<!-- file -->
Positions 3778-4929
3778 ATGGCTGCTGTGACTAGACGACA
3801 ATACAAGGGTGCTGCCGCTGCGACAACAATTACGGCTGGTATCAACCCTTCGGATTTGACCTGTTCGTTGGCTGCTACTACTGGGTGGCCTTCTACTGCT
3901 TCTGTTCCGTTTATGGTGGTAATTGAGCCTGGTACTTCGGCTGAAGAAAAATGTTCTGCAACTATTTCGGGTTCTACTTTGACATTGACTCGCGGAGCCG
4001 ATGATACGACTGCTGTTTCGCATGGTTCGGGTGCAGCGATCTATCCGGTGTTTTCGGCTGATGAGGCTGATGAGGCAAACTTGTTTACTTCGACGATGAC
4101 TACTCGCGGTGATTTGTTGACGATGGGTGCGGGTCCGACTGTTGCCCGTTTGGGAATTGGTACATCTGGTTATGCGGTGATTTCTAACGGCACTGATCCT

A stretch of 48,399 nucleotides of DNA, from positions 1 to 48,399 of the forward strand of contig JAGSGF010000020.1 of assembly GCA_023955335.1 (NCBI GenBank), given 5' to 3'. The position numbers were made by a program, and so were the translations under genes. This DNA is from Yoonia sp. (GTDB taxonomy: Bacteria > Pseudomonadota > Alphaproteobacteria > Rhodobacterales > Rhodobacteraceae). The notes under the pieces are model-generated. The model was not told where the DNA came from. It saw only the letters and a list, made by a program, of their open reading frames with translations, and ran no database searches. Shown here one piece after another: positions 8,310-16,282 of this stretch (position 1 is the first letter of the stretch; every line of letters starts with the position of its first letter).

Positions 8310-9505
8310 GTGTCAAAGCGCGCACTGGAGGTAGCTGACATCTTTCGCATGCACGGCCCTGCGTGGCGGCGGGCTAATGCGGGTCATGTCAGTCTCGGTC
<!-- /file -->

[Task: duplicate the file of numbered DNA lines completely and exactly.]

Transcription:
Positions 3778-4929
3778 ATGGCTGCTGTGACTAGACGACA
3801 ATACAAGGGTGCTGCCGCTGCGACAACAATTACGGCTGGTATCAACCCTTCGGATTTGACCTGTTCGTTGGCTGCTACTACTGGGTGGCCTTCTACTGCT
3901 TCTGTTCCGTTTATGGTGGTAATTGAGCCTGGTACTTCGGCTGAAGAAAAATGTTCTGCAACTATTTCGGGTTCTACTTTGACATTGACTCGCGGAGCCG
4001 ATGATACGACTGCTGTTTCGCATGGTTCGGGTGCAGCGATCTATCCGGTGTTTTCGGCTGATGAGGCTGATGAGGCAAACTTGTTTACTTCGACGATGAC
4101 TACTCGCGGTGATTTGTTGACGATGGGTGCGGGTCCGACTGTTGCCCGTTTGGGAATTGGTACATCTGGTTATGCGGTGATTTCTAACGGCACTGATCCT

A stretch of 48,399 nucleotides of DNA, from positions 1 to 48,399 of the forward strand of contig JAGSGF010000020.1 of assembly GCA_023955335.1 (NCBI GenBank), given 5' to 3'. The position numbers were made by a program, and so were the translations under genes. This DNA is from Yoonia sp. (GTDB taxonomy: Bacteria > Pseudomonadota > Alphaproteobacteria > Rhodobacterales > Rhodobacteraceae). The notes under the pieces are model-generated. The model was not told where the DNA came from. It saw only the letters and a list, made by a program, of their open reading frames with translations, and ran no database searches. Shown here one piece after another: positions 8,310-16,282 of this stretch (position 1 is the first letter of the stretch; every line of letters starts with the position of its first letter).

Positions 8310-9505
8310 GTGTCAAAGCGCGCACTGGAGGTAGCTGACATCTTTCGCATGCACGGCCCTGCGTGGCGGCGGGCTAATGCGGGTCATGTCAGTCTCGGTC